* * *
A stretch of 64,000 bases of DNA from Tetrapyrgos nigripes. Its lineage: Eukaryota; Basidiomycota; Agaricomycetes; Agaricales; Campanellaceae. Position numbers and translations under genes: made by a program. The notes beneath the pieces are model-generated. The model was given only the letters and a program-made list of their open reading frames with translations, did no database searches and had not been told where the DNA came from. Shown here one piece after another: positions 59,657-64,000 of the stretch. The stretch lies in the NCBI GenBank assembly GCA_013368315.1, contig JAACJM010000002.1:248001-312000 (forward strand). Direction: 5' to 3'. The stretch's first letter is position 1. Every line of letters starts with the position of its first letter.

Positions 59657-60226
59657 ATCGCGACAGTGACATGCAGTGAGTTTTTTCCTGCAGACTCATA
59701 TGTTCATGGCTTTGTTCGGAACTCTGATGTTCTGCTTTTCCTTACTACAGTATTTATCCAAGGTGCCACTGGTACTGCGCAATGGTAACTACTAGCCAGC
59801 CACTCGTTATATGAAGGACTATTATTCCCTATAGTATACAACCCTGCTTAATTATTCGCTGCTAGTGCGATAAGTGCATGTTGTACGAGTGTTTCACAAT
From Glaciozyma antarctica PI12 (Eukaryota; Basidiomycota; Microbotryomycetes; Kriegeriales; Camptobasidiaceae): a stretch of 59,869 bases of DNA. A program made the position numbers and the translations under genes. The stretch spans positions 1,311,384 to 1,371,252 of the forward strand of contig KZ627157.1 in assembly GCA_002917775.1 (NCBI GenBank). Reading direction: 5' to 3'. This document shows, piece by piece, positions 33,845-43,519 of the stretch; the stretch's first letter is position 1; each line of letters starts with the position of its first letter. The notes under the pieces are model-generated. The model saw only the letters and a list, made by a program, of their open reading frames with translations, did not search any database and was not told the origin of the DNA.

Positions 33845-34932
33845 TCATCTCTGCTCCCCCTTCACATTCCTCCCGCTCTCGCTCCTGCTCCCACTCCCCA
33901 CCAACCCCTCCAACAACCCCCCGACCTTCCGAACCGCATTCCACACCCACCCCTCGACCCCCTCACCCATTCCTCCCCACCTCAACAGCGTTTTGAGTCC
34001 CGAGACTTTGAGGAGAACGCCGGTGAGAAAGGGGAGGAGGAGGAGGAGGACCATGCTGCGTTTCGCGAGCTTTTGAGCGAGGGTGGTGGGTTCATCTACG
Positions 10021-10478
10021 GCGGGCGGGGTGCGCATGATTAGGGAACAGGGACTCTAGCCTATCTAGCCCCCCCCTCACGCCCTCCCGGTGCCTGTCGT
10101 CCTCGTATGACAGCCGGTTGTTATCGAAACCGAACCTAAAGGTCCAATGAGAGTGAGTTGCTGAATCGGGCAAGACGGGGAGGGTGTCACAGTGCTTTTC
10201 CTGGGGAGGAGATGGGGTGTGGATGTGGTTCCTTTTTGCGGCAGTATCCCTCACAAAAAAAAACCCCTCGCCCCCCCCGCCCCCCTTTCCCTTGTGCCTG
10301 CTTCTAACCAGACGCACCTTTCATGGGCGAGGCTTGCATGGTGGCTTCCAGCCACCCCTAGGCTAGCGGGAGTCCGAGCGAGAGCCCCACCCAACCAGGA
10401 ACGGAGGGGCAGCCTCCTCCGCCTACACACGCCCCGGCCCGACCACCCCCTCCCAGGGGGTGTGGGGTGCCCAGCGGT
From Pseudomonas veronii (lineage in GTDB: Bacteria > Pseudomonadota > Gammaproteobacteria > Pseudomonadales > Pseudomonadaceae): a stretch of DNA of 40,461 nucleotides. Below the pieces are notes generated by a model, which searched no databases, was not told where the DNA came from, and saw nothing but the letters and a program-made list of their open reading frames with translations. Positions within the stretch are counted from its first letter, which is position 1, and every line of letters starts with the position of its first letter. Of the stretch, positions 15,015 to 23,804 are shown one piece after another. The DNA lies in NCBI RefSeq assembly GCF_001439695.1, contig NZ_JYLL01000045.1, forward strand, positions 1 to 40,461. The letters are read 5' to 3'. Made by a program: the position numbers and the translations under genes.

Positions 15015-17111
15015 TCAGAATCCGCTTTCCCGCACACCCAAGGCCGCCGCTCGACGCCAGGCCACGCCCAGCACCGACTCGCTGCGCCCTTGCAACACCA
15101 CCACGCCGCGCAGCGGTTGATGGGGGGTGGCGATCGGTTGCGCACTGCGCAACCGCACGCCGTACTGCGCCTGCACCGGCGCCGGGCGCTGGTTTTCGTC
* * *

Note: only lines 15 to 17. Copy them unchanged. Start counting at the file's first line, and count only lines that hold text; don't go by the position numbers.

10301 CTTCTAACCAGACGCACCTTTCATGGGCGAGGCTTGCATGGTGGCTTCCAGCCACCCCTAGGCTAGCGGGAGTCCGAGCGAGAGCCCCACCCAACCAGGA
10401 ACGGAGGGGCAGCCTCCTCCGCCTACACACGCCCCGGCCCGACCACCCCCTCCCAGGGGGTGTGGGGTGCCCAGCGGT
From Pseudomonas veronii (lineage in GTDB: Bacteria > Pseudomonadota > Gammaproteobacteria > Pseudomonadales > Pseudomonadaceae): a stretch of DNA of 40,461 nucleotides. Below the pieces are notes generated by a model, which searched no databases, was not told where the DNA came from, and saw nothing but the letters and a program-made list of their open reading frames with translations. Positions within the stretch are counted from its first letter, which is position 1, and every line of letters starts with the position of its first letter. Of the stretch, positions 15,015 to 23,804 are shown one piece after another. The DNA lies in NCBI RefSeq assembly GCF_001439695.1, contig NZ_JYLL01000045.1, forward strand, positions 1 to 40,461. The letters are read 5' to 3'. Made by a program: the position numbers and the translations under genes.